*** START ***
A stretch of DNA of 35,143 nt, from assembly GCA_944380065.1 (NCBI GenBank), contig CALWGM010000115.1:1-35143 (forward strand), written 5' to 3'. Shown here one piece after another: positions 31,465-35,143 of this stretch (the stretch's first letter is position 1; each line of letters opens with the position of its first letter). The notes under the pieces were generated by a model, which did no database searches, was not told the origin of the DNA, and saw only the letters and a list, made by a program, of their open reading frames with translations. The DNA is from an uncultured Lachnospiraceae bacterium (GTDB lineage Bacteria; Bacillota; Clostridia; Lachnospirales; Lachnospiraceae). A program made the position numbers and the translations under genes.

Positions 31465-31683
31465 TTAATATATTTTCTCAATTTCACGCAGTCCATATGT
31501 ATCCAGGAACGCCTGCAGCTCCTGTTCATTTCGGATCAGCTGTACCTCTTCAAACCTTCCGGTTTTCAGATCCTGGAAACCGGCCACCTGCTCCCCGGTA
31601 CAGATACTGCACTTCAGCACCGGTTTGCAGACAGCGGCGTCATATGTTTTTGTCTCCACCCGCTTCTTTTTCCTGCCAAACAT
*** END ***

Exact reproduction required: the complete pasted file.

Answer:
A stretch of DNA of 35,143 nt, from assembly GCA_944380065.1 (NCBI GenBank), contig CALWGM010000115.1:1-35143 (forward strand), written 5' to 3'. Shown here one piece after another: positions 31,465-35,143 of this stretch (the stretch's first letter is position 1; each line of letters opens with the position of its first letter). The notes under the pieces were generated by a model, which did no database searches, was not told the origin of the DNA, and saw only the letters and a list, made by a program, of their open reading frames with translations. The DNA is from an uncultured Lachnospiraceae bacterium (GTDB lineage Bacteria; Bacillota; Clostridia; Lachnospirales; Lachnospiraceae). A program made the position numbers and the translations under genes.

Positions 31465-31683
31465 TTAATATATTTTCTCAATTTCACGCAGTCCATATGT
31501 ATCCAGGAACGCCTGCAGCTCCTGTTCATTTCGGATCAGCTGTACCTCTTCAAACCTTCCGGTTTTCAGATCCTGGAAACCGGCCACCTGCTCCCCGGTA
31601 CAGATACTGCACTTCAGCACCGGTTTGCAGACAGCGGCGTCATATGTTTTTGTCTCCACCCGCTTCTTTTTCCTGCCAAACAT